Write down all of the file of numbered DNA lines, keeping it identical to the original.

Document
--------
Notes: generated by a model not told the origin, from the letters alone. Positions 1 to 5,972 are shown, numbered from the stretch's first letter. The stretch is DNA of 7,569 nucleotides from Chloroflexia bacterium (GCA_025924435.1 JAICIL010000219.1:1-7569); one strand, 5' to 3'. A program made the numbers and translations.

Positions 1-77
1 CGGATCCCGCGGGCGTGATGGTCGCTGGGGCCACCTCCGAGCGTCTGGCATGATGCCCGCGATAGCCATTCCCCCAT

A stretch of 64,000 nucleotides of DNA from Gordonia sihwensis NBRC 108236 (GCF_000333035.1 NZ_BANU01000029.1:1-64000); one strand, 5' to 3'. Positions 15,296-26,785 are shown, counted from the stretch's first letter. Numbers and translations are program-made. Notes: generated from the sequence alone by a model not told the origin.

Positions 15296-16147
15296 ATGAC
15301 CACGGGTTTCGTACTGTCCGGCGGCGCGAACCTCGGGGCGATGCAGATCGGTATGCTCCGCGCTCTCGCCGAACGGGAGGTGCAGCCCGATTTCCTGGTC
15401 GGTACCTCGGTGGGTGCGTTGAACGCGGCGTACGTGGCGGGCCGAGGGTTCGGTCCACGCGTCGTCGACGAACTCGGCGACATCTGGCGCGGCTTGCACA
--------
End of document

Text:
Notes: generated by a model not told the origin, from the letters alone. Positions 1 to 5,972 are shown, numbered from the stretch's first letter. The stretch is DNA of 7,569 nucleotides from Chloroflexia bacterium (GCA_025924435.1 JAICIL010000219.1:1-7569); one strand, 5' to 3'. A program made the numbers and translations.

Positions 1-77
1 CGGATCCCGCGGGCGTGATGGTCGCTGGGGCCACCTCCGAGCGTCTGGCATGATGCCCGCGATAGCCATTCCCCCAT

A stretch of 64,000 nucleotides of DNA from Gordonia sihwensis NBRC 108236 (GCF_000333035.1 NZ_BANU01000029.1:1-64000); one strand, 5' to 3'. Positions 15,296-26,785 are shown, counted from the stretch's first letter. Numbers and translations are program-made. Notes: generated from the sequence alone by a model not told the origin.

Positions 15296-16147
15296 ATGAC
15301 CACGGGTTTCGTACTGTCCGGCGGCGCGAACCTCGGGGCGATGCAGATCGGTATGCTCCGCGCTCTCGCCGAACGGGAGGTGCAGCCCGATTTCCTGGTC
15401 GGTACCTCGGTGGGTGCGTTGAACGCGGCGTACGTGGCGGGCCGAGGGTTCGGTCCACGCGTCGTCGACGAACTCGGCGACATCTGGCGCGGCTTGCACA